On a roll with stuffed chicken

Pic­nic food is a whole genre on its own, with pâtés and ril­lettes, baguettes, spreads and pick­les best ac­com­pa­nied by bot­tles of chilled bub­bly, writes Hen­nie Fisher

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AT THIS time of the year we don’t of­ten think of hav­ing pic­nics. Per­haps that is why one dreams of a life where one could mi­grate to warmer climes for the bet­ter part of the win­ter, where it is pretty and green and where one could still ven­ture out for a pic­nic.

For a pic­nic, noth­ing beats a deboned chicken roll with a lovely herby stuff­ing served at room tem­per­a­ture. It al­lows one to travel with it pres­liced (and kept to­gether) to serve sin­gle slices with a lit­tle salad and some pick­les, and it is hugely eco­nom­i­cal as it can eas­ily serve eight peo­ple.

The food world of­ten seems to be con­fused by its own vo­cab­u­lary. There­fore it may be best to sim­ply re­fer to what is de­scribed here as a chicken roll, and forgo clas­si­fi­ca­tion as a roulade, bal­lo­tine or galan­tine.

There are var­i­ous ways to debone a chicken, with the main dif­fer­ence be­ing whether to cut through the bird or debon­ing it with­out cut­ting the skin. The lat­ter is re­ferred to as the “glove” method: the en­tire bird is deboned from one of the open­ings, leav­ing one with a pouch that needs to be filled and se­cured at the ends.

This method re­quires a larger amount of fill­ing, and one is sel­dom able to get such a neat roll.

In any event, if the dish is served cold, it will hold to­gether nicely, mak­ing the rea­son­ing be­hind not want­ing an ad­di­tional cut on one side moot.

The other way re­quires one to cut through ei­ther the back­bone or breast of the bird. To do this, clean out the bird, rinse lightly and dry care­fully. Lay the bird down onto the breast and cut from the neck through the skin, right onto the bone down to the tail end of the bird. There is very lit­tle meat here, so one will re­ally just be cut­ting through the skin.

Now be­gin to push the meat away from the car­cass work­ing on one side only at first (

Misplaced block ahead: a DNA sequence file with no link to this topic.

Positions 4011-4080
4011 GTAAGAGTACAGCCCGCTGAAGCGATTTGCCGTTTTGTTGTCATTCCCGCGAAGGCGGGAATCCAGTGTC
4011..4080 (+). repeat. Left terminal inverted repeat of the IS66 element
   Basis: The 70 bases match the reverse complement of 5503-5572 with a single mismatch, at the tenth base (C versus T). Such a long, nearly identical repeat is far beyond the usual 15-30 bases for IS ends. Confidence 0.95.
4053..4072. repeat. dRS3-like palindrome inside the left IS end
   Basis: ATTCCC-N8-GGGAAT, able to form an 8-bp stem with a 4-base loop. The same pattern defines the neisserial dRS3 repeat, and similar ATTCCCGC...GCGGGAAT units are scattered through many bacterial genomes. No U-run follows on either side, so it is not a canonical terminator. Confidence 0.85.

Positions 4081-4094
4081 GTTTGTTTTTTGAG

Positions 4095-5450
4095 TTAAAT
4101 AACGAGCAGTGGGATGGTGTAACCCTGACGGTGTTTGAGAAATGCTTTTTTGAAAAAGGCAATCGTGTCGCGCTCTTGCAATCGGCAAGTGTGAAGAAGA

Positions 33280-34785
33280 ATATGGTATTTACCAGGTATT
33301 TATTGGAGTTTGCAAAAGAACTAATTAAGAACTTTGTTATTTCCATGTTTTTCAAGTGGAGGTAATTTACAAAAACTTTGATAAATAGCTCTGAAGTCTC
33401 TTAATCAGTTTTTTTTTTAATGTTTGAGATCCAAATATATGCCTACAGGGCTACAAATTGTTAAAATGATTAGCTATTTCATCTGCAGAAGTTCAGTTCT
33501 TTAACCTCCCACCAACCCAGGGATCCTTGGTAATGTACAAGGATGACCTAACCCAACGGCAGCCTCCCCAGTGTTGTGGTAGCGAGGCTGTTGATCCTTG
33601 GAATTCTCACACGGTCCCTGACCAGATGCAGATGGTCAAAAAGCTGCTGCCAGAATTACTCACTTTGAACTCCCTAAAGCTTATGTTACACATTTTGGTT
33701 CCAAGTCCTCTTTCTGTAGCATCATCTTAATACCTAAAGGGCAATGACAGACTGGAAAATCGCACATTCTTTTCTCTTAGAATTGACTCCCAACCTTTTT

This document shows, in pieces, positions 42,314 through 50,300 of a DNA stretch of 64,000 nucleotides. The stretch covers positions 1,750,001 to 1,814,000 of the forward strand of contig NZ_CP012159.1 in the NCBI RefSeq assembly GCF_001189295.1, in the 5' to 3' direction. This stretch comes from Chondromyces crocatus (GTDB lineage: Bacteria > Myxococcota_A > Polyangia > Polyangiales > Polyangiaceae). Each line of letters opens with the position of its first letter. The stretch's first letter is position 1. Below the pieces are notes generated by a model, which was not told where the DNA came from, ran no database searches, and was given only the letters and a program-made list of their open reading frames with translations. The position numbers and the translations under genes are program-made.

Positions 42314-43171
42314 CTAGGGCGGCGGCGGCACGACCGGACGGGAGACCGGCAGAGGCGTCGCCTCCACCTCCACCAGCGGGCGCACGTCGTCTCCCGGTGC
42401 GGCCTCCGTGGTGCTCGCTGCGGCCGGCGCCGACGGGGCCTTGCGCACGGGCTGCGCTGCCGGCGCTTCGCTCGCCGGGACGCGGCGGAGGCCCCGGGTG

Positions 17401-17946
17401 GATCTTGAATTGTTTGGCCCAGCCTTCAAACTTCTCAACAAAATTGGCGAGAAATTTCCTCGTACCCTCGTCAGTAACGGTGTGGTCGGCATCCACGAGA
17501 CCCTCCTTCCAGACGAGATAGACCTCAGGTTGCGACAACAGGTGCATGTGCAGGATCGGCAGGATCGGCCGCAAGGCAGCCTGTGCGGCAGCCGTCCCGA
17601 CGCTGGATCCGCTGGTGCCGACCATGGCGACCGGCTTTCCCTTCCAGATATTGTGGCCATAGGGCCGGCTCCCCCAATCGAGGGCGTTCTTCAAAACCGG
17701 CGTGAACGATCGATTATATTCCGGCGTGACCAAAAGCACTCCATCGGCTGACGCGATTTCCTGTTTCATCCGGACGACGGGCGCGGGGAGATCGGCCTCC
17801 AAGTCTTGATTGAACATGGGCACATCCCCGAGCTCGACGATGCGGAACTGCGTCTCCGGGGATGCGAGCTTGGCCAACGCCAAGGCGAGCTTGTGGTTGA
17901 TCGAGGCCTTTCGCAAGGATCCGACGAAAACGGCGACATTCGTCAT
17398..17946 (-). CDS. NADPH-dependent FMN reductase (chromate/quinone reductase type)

At both the wing and thigh joints, look for the car­ti­lage that sits right in the joint and sim­ply cut through, re­leas­ing the wing bone and the thigh bone from the main car­cass. Lightly push the breast meat away from the car­cass but keep it in­tact on the skin side. At the breast bone, be care­ful not to cut any of the skin, as again there is very lit­tle, if any, meat be­tween the bone and the skin.

One should now have the full half of the car­cass ex­posed with the wing and thigh/leg joints still in­tact. Per­form ex­actly the same pro­ce­dure on the other side, and care­fully re­move the in­ner car­cass part. The bird can now be laid flat, skin side down. You should have the two breasts ex­posed with the four joints spread­ing out from there (

It is eas­ier to re­move the wing tip (pin­ion) and the first bone there­after, cut­ting straight through the skin and joint, thus leav­ing the third wing bone which is deboned by scraping the meat away from the bone all around the bone and pulling the bone in, so that the bit of skin pulls into the main part. At the thigh, the bone is sim­ply re­moved by push­ing away the meat from the bone.

The drum­stick is best deboned by re­mov­ing a small bit of the yel­low knuckle by chop­ping right through it onto the cut­ting board and then debon­ing ex­actly as for the wing bone.

One should now be left with the en­tire bird deboned and all the meat ly­ing flat on the skin.

The skin should be in­tact with four slits where the joints pulled into the main part.

It should not be nec­es­sary to flat­ten the re­main­ing meat, but do ar­range the meat evenly all over the skin. Place your fill­ing (in this case a layer of Parma ham and a rough pork mince and herb force­meat) over the chicken meat along the mid­dle.

Roll up tightly, and then ei­ther stitch up all the cuts with kitchen twine or sim­ply tie one con­tin­u­ous loop of string around us­ing a blan­ket stitch type tie ( so that re­mov­ing it is eas­ier. Roast and serve ei­ther cold or warm.

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